Method Against Madness

If Freud had only known what we know today about biochemistry and nutritional science, he may have been of a different mind.

Being a biochemist and interested in what goes on in cells, I approach the whole subject of mental disease very differently from non-biologically oriented psychiatrists. I feel as sure as here I sit, that there is always something wrong with the brain cells and their metabolic processes in a mentally ill person.

How can there be something wrong with the chemical processes taking place in the brain cells? This is easy. The chemical activities of brain cells can be impaired in a hundred different ways. There are many drugs that can poison them and there are many nutrient substances that the brain cells may have difficulty getting from their environment continuously and in adequate amounts. These nutrients include minerals and trace minerals, the amino acids, and all the vitamins that metabolizing cells need.

The brain cells are helpless in getting good nutrition unless we eat the right kind of food. If these cells are not furnished with excellent food—this happens more often than not—then the brain cells limp along as best they can like corn growing in a stony field without adequate fertilization or water.

One reason the metabolism of brain cells is potentially so important in mental disease, is that the brain is a “hot spot” of metabolism in the body. Although the brain’s weight is only about two per cent of the whole body weight, the chemical burning that actually takes place there every minute of our lives may be 20-25 percent of the total burning in the body. Any weak link in the chain of this burning machinery can mean mental disease.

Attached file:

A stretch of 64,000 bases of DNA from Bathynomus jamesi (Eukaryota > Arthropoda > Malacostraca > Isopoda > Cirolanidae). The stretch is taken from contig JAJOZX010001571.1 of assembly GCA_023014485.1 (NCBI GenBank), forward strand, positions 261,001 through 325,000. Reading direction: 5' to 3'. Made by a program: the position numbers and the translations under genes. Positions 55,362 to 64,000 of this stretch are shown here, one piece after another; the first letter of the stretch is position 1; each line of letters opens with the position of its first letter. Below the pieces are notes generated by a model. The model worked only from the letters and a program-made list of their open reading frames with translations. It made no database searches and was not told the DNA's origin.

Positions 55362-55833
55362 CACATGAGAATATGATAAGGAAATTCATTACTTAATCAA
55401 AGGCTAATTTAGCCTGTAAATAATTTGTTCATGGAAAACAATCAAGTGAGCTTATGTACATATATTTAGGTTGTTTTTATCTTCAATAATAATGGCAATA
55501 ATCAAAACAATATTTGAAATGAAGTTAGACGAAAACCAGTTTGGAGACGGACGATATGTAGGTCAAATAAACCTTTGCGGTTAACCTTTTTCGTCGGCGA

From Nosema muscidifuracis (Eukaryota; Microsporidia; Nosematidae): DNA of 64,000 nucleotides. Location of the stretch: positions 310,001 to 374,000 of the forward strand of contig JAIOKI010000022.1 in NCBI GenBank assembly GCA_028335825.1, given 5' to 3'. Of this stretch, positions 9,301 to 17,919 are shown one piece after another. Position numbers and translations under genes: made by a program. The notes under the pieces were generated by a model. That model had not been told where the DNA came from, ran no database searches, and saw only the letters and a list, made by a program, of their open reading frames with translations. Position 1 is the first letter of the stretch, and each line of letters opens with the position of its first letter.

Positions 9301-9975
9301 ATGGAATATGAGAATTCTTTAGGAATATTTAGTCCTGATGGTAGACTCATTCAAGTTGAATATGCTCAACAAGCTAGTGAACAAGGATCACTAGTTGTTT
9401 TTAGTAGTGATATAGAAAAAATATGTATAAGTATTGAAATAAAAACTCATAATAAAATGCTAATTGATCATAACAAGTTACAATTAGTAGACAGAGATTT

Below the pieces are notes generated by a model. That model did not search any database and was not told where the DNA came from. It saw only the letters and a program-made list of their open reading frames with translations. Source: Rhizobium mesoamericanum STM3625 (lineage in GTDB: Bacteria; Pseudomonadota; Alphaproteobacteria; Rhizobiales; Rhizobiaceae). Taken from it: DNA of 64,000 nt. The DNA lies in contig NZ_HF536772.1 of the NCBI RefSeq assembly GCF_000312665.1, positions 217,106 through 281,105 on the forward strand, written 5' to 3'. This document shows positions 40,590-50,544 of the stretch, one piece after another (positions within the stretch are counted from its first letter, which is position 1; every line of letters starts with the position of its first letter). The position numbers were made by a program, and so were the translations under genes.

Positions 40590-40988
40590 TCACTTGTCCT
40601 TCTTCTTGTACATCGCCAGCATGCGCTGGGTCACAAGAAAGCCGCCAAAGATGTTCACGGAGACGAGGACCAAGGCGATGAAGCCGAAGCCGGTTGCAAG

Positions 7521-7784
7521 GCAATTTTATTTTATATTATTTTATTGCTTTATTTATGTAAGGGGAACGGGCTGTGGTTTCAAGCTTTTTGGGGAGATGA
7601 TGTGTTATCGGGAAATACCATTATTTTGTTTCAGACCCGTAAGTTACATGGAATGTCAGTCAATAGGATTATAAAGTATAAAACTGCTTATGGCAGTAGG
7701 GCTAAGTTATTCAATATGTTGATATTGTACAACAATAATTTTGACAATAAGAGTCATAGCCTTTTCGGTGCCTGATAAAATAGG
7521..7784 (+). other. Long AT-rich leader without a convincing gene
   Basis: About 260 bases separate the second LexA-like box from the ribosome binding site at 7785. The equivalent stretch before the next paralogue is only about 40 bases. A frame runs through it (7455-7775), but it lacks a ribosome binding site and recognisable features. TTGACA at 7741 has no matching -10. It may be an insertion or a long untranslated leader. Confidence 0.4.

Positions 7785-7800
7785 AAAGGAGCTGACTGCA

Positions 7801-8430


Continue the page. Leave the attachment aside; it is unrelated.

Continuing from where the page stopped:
Even healthy nerve cells, it is reasonable to suppose, can be nourished at many levels of efficiency. And nerve cells, being distinctive, are going to have distinctive nutritional requirements. We know, for instance, that the cells which produce the thyroid hormone are the only ones known to need iodine. The cells which produce insulin must require extraordinarily high amounts of sulfur-containing amino acids, because the hormone insulin has a very high sulfur content.

In the light of this background material we are ready to discuss the causes of mental disease. All those who have contact with this problem have been impressed in recent years with the probability that all mental disease has a biochemical basis. The outstanding investigations of D. W. Woolley who wrote The Biochemical Bases of Psychoses point in this direction. And while not enough investigative research has been done in this area, there have been some rather phenomenal advances made in the treatment of mental disease. All have involved, not psychological means, but rather physical and chemical means, such as insulin shock, electric shock treatments, administration of lithium, etc., making obsolete the concept of mental disease as purely psychological phenomena.

The successful application of such treatment is in indirect support of our thesis, but there are studies which show a direct cause and effect relationship between poor nutrition and mental disturbances.

There is abundant evidence indicating that nervous tissue is impaired when there are nutritional lacks. Nerve degeneration was observed early in the study of vitamin B 1 deficiency (in fact, the suggestive name aneurin has often been used to designate this vitamin). Mild deficiency of this vitamin causes irritability, loss of memory, loss of appetite, etc. Deficiencies of pantothenic acid and riboflavin have each been found

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